dinner. That Ernst Mayr ate more birds of paradise than any other
modern ornithologist is a well-known anecdote.
Mayr's work in the field, especially with avian diversity, led him to
his most familiar contribution to science, documented in his two dozen
single-authored or edited books and more than 600 scientific
publications. He framed the animal species concept. Members of the
same species can mate and breed to produce fertile offspring. Even
plants and animals that greatly resemble each other are not to be
assigned to the same species if they are not interfertile. On the
other hand, animals that look very different from each other (such as
Great Danes and Yorkshire terriers) if they produce fertile offspring
do belong to the same species.
He told me about the wood duck and the green-headed mallards
illustrated on his conservation-society shower curtain--that they were
perfectly fertile, and a mating between these birds resulted in normal
numbers of healthy chicks. He said that nevertheless he agreed that
the two very different-looking ducks must be assigned, as they are, to
two different species. Why? Because, he insisted, even when they live
on the same pond, such as the duck pond here in Amherst, they only
mate with their own kind. His definition of species, he insisted, is
"organisms are members of the same species that, in nature, mate to
produce fertile offspring."
He always emphasized the importance of the environment. Speciation
could almost always be associated with geographical isolation. When
members of the same species are separated for long times by
environmental barriers (such as newly formed volcanic mountains,
islands, rivers or climatic change), the barriers lead to impeded
mating. It is these isolated populations that tend to form new
species. The importance of geographical details in the origin and
evolution of species was always emphasized. "I don't need to measure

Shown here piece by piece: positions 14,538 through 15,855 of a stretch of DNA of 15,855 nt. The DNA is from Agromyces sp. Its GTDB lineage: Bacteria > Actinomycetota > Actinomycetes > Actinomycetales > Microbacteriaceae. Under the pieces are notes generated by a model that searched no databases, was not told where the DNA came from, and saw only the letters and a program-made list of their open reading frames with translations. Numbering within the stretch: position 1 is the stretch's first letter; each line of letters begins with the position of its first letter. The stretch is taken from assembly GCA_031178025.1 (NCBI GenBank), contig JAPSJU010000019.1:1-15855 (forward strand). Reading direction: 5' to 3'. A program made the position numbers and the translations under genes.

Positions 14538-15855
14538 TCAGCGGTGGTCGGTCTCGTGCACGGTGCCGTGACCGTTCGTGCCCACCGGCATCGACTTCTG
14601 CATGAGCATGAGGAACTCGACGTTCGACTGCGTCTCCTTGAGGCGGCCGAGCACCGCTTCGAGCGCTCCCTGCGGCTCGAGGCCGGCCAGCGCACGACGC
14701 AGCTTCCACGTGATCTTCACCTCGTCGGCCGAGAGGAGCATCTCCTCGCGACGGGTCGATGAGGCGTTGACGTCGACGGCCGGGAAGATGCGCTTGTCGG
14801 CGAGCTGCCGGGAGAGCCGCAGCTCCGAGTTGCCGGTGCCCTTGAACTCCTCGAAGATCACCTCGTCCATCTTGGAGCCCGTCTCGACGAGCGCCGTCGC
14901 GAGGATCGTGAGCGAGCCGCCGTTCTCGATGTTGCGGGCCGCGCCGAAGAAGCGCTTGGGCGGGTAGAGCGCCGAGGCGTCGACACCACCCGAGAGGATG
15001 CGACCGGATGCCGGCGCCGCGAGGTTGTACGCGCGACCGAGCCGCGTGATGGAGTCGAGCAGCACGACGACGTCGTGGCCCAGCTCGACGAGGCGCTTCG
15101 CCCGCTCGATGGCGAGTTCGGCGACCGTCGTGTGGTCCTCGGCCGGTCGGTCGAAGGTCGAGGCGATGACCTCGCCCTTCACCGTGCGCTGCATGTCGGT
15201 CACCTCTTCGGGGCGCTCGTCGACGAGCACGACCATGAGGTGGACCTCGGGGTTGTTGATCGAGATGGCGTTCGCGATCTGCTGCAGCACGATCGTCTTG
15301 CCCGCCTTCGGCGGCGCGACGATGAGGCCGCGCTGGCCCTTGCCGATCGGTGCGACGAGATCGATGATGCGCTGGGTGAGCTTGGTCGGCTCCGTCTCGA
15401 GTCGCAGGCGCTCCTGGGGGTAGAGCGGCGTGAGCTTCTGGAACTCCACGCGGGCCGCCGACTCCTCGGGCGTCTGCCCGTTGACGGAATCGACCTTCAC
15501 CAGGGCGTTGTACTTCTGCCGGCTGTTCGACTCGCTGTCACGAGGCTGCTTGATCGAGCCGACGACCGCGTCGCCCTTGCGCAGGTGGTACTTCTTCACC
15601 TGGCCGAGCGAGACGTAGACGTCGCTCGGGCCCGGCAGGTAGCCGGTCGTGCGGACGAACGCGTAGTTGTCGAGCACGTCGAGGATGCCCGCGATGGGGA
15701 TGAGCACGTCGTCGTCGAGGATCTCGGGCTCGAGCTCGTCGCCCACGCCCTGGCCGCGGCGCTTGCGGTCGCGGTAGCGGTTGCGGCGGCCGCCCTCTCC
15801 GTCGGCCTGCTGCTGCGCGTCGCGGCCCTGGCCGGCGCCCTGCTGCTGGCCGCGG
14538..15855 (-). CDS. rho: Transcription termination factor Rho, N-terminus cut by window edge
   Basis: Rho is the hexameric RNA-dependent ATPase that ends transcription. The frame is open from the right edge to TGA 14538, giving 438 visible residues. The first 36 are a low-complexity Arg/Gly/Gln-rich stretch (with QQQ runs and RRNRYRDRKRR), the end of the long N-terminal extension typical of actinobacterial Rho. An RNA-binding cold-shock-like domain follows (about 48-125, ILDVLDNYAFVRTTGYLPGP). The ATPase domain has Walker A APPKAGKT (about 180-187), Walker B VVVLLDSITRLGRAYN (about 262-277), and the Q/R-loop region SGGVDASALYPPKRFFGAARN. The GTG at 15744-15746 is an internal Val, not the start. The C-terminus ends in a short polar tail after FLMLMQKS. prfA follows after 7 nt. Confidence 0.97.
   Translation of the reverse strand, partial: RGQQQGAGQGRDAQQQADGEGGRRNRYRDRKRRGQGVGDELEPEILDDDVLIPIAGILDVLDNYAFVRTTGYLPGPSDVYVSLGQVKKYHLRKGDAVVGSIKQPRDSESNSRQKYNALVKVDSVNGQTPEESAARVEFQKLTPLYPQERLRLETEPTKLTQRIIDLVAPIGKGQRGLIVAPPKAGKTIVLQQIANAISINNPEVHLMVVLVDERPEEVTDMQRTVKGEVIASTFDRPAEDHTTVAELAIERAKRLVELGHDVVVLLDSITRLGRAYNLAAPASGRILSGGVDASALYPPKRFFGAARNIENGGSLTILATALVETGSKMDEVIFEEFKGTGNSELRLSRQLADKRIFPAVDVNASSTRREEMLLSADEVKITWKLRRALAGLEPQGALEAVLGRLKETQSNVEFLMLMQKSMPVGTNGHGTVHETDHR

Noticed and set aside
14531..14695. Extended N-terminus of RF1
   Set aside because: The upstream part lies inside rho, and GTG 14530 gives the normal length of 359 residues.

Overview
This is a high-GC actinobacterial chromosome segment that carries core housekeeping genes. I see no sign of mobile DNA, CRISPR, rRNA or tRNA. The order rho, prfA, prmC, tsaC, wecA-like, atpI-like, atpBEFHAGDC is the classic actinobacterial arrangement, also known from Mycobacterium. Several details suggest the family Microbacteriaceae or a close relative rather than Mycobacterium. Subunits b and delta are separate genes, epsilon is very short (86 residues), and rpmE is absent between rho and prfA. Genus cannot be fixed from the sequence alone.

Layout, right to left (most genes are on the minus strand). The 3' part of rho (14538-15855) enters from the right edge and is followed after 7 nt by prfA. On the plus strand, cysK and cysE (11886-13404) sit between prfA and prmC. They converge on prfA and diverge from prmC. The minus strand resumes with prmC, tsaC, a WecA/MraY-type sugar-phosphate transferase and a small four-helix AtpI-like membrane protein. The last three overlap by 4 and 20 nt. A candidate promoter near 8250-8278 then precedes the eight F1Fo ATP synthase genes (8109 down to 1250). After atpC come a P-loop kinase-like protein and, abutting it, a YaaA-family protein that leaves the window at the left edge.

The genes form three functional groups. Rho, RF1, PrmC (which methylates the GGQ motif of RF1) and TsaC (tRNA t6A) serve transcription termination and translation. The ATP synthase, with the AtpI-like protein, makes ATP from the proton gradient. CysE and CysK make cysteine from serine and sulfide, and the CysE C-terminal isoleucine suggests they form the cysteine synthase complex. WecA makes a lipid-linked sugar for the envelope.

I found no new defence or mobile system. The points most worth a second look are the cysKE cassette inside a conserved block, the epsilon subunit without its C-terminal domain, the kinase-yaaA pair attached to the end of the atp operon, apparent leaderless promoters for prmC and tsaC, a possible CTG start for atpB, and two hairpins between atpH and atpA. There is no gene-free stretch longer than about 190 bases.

the pH and see that it is lower than six in that soil," he would say.
"When sphagnum and cranberries grow in the bog there, we know what the
pH must be." A proud naturalist, Mayr was a superb writer who
communicated primarily by handwritten notes. He was the last of the
neo-Darwinians to revere nature, work inside her and with her. His
life always extended beyond the computer and mathematical models.
What Evolution Is
We celebrated the publication of our books, both brought out by Basic
Books, in the summer of 2002. At his lovely retirement village, with
the help of many friends as well as family (including Mayr's daughters
Susanne and biologist Christa Menzel of Simsbury, Connecticut), we had
a wonderful bibliophilic party. For our book (Lynn Margulis and Dorion
Sagan, Acquiring Genomes: A Theory of the Origins of Species), Mayr
had written the fascinating, not uncritical, foreword. But Mayr's book
was what we all came to celebrate. For readers unfamiliar with his
comprehensive opus spanning more than 75 years of scientific
productivity on a panoply of evolutionary themes, I recommend that you
begin with this one, his 24th: What Evolution Is. Designed for the
curious, nonspecialist reader, it is a fine read for those interested
in the achievements of importance in 20th-century evolutionary
Not immodestly, Mayr considered his 2002 trade book to be the single
best summary of uncontested, documented evolutionary thought.
"Evolution" refers to the results of experimental, observational and
theoretical science that support the common ancestry of all life on
Earth. Yes, of course, people are primates directly related to other
great apes such as gorillas, chimps and bonobos. Yes, of course,
humans were not made by an all-seeing, all-knowing white-man deity.
Indeed, evidence points to the possibility that several species of
nonhumans became extinct because of our aggressive, even murderous,
greedy ancestors. These early Homo sapiens, related to us, displayed
traits that still abound!
The questions and answers, at the end of the book especially, help any
reader, even one naive with respect to science, to understand the
basic concepts of this most important area of study. Mayr's
reasonableness is especially pertinent today in the face of ignorance,
prejudice and religious fundamentalism. For those who try to deny the
validity of science that uses carefully collected evidence from
investigators worldwide, this book is a responsible antidote.
Some three weeks before his death, I called him at home in Bedford and
asked, "Ernst, how are you? How do you feel?" He responded cheerily,
"I feel fine. That is, I feel exceptionally well given the diagnosis."
"What diagnosis?" I asked. "Didn't I tell you? The doctors tell me I
have cancer. It has already metastasized, but I don't feel sick at
all." "Oh, Ernst, I'm so sorry," I responded. "Well, Lynn," he said
cheerfully, "I will have to die of something."
Of Possible Interest
Book Review: A More Modern Synthesis
Column: 1798: Darwin and Malthus
Book Review: Triumphalism in Science
Book Review: Demythologizing McClintock
Book Review: Planters vs. Weeders